Since CAS’s founding in 1973, we have constantly sought to provide world class facilities. From the school’s original location near the beach Corniche, it moved to a property at Place Bel Air. Subsequently, the school moved to Ouled Bouzid (ex. rue Bartholdi). The building at Ouled Bouzid, purchased in 1984, was already too small by the time it was occupied. This was partially due to the fact that during that same year the beginnings of a secondary section were incorporated. The community’s hopes for a constructing a proper school plant were unfortunately dashed that same year when a donated parcel of land was re-appropriated.
At the start of the 1985 school year, CAS had a combined nursery-kindergarten through grade 10 program for some 131 students, housed under the same roof of Ouled Bouzid. Thirty-one of these students were in grades 7-10.
Recognizing that future growth and expansion of the school’s program would be severely restrained by the limitations imposed by its facilities, CAS purchased and substantially renovated the building at Rue Cugnot for its secondary section.
In 1987, Mr. Sajid, a member of the CAS Association, donated a 15,000 square meter parcel of land to the school. The construction committee, overseen by Dr. Alaoui, the Board vice president at that time, held an architectural competition, chose a design, and forged ahead in an extraordinarily compressed period of time to begin the construction of our long-awaited facility, promised to be completed by the end of that year.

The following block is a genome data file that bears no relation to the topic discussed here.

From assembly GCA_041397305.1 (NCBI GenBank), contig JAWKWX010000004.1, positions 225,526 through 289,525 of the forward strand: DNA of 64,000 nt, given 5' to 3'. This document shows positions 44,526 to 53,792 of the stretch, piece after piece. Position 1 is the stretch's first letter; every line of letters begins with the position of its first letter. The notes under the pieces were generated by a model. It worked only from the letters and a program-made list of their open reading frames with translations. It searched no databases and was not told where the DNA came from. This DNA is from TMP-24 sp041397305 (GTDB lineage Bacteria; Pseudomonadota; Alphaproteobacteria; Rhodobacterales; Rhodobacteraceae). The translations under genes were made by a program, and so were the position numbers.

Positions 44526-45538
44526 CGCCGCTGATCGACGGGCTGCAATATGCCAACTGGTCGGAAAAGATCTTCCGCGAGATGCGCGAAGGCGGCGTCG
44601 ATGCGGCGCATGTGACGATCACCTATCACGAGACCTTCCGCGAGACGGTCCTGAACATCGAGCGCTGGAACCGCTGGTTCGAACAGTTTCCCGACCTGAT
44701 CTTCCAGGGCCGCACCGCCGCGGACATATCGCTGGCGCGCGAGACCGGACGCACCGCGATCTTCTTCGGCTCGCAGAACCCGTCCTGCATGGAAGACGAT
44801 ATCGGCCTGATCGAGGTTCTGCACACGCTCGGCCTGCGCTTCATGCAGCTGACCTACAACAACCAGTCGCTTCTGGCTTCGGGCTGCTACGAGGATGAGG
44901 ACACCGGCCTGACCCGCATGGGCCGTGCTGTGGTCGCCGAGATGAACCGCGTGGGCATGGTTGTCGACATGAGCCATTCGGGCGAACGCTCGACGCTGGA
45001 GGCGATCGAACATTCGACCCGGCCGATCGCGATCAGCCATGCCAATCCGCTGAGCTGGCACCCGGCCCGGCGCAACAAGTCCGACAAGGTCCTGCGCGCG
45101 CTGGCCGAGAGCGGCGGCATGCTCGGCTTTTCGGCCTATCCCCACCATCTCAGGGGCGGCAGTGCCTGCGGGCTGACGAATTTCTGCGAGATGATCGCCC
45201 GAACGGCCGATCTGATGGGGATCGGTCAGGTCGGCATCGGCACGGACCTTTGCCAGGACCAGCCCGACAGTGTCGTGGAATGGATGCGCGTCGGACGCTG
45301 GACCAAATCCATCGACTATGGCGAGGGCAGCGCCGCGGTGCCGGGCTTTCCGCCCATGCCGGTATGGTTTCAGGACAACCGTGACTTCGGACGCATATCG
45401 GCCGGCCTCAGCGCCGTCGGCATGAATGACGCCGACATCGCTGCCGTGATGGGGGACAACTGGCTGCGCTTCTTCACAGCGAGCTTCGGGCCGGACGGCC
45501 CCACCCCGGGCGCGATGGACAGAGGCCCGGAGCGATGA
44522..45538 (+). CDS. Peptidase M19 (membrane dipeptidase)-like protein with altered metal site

Since 1989 CAS has been located in its present location in Californie. The school has grown from its humble beginning in a villa by the sea for a handful of students to a sprawling campus with 700 students. CAS is recognized as being the first IB Diploma school in the region, and although it has grown a lot through the years, it has remained a tight-knit community focused school where parents and students alike feel welcome every day.
Relationship with the Government of the United States
Casablanca American School was founded in 1973 through the joint efforts of the Goodyear Corporation, the U.S. Consulate General, and several Moroccan families as a branch of the Rabat American School Association. Since that time, CAS has maintained a continual relationship with the U.S. Consulate General, including having a representative of the Consul General as an ex-officio non-voting member of the Board of Directors. Through this connection, CAS seeks and receives the benefits of U.S. government representation and advocacy on its behalf, as well as material and financial support.
As a State Department-assisted school, CAS has a responsibility to offer a secular education to dependents of Americans serving the U.S. government. More broadly, CAS seeks to represent the best of U.S. education, enhanced to meet the needs of our international student body and to foster a better understanding of the United States and its people.